Molecular genetic techniques to precisely eliminate genes in asexual filamentous fungi require the introduction of a marker gene into the target genome. We developed a novel strategy to eliminate genes or gene clusters located in subterminal regions of chromosomes, and then eliminate the marker gene and vector backbone used in the transformation procedure. Because many toxin gene clusters are subterminal, this method is particularly suited to generating nontoxic fungal strains. We tested this technique on Epichloë coenophiala, a seed-transmissible symbiotic fungus (endophyte) of the important forage grass, tall fescue (Lolium arundinaceum). The endophyte is necessary for maximal productivity and sustainability of this grass but can produce ergot alkaloids such as ergovaline, which are toxic to livestock. The genome sequence of E. coenophiala strain e19 revealed two paralogous ergot alkaloid biosynthesis gene clusters, designated EAS1 and EAS2. EAS1 was apparently subterminal, and the lpsB copy in EAS2 had a frame-shift mutation. We designed a vector with a fungal-active hygromycin phosphotransferase gene (hph), an lpsA1 gene fragment for homologous recombination at the telomere-distal end of EAS1, and a telomere repeat array positioned to drive spontaneous loss of hph and other vector sequences, and to stabilize the new chromosome end. We transformed E. coenophiala with this vector, then selected “knockoff” endophyte strains, confirmed by genome sequencing to lack 162 kb of a chromosome end including most of EAS1, and also to lack vector sequences. These ∆EAS1 knockoff strains produced no detectable ergovaline, whereas complementation with functional lpsB restored ergovaline production.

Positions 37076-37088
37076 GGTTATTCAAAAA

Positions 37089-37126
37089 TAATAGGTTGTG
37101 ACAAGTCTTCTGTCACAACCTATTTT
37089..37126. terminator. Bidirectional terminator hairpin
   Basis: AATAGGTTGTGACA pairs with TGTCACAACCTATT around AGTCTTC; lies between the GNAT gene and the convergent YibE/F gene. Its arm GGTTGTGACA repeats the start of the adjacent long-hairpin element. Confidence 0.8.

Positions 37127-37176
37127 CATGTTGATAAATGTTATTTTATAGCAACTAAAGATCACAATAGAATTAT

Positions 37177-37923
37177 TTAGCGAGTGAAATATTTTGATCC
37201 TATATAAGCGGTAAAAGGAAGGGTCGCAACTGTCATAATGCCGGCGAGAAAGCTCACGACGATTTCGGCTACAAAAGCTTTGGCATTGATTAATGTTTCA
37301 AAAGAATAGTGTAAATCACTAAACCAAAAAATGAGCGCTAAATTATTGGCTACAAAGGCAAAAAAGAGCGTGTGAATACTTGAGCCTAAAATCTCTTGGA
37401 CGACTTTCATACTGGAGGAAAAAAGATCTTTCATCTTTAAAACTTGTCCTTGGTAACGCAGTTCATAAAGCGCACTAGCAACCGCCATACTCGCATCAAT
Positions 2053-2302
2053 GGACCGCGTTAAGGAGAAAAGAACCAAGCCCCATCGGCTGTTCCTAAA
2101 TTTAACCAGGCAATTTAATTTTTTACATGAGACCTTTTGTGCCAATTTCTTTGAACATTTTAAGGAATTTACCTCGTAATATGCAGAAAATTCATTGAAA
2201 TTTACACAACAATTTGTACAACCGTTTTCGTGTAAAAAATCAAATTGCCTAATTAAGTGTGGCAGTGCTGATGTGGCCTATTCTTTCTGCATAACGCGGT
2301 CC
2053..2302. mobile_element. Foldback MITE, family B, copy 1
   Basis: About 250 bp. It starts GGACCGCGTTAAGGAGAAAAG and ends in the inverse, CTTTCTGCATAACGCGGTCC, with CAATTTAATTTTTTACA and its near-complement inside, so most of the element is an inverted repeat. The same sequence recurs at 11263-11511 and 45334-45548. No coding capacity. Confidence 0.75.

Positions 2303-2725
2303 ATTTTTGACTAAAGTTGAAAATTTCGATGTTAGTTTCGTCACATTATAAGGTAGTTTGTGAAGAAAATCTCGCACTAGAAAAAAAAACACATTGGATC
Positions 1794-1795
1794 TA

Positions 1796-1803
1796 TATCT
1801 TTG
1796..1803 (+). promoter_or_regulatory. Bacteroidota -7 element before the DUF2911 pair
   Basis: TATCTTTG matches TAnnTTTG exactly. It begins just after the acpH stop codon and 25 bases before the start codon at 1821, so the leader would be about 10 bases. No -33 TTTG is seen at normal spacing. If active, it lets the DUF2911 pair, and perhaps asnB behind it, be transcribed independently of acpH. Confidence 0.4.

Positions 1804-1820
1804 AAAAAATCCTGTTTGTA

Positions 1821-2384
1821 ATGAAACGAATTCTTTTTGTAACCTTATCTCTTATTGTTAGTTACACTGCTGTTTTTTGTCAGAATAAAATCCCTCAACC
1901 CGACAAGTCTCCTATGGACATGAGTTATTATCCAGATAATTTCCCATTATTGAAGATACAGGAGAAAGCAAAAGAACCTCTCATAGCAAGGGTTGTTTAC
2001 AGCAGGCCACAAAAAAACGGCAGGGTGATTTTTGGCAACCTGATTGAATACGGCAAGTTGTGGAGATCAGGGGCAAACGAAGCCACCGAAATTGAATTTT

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Published in G3: Genes, Genomes, Genetics, v. 6, no. 8, p. 2601-2610.

Copyright © 2016 Florea et al.

This is an open-access article distributed under the terms of the Creative Commons Attribution 4.0 International License (http://creativecommons.org/licenses/by/4.0/), which permits unrestricted use, distribution, and reproduction in any medium, provided the original work is properly cited.

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This work was supported by Agriculture and Food Research Initiative grant 2012-67013-19384 from the US Department of Agriculture, and by Kentucky Science and Technology Co., Inc. grant KSEF-148-502-09-247.

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This is publication number 16-12-067 of the Kentucky Agricultural Experiment Station, published with approval of the director.